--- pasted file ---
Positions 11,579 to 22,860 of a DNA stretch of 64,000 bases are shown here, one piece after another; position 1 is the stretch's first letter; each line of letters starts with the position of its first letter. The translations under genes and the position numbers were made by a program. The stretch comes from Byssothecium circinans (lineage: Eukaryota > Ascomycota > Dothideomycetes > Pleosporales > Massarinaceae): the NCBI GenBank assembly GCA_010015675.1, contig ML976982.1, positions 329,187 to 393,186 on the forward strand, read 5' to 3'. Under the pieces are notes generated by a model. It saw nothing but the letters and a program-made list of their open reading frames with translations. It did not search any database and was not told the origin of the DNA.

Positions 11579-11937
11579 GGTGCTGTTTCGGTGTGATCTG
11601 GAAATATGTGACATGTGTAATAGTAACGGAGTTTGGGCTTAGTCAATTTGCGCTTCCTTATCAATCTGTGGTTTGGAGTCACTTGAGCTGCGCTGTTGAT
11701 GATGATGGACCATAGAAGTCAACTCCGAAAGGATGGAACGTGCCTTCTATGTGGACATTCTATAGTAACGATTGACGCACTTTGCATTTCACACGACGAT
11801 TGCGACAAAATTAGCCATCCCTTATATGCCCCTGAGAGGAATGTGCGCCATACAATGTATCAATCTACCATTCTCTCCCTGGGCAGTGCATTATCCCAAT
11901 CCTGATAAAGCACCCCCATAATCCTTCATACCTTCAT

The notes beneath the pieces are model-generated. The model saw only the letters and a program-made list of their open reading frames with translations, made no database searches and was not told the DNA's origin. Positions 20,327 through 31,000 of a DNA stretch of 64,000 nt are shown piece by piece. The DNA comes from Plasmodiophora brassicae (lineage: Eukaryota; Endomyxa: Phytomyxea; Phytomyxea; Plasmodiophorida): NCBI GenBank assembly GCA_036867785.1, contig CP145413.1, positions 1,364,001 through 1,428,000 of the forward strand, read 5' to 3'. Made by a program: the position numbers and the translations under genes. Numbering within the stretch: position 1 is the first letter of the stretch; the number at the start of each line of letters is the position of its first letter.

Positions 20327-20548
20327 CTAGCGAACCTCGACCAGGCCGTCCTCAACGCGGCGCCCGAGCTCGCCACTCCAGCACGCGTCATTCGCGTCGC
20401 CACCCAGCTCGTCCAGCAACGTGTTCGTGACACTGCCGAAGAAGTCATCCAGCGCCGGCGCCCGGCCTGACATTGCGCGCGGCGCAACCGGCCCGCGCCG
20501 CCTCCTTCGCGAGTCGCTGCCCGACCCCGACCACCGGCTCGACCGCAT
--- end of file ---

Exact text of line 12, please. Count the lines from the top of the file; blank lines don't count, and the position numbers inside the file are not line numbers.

20501 CCTCCTTCGCGAGTCGCTGCCCGACCCCGACCACCGGCTCGACCGCAT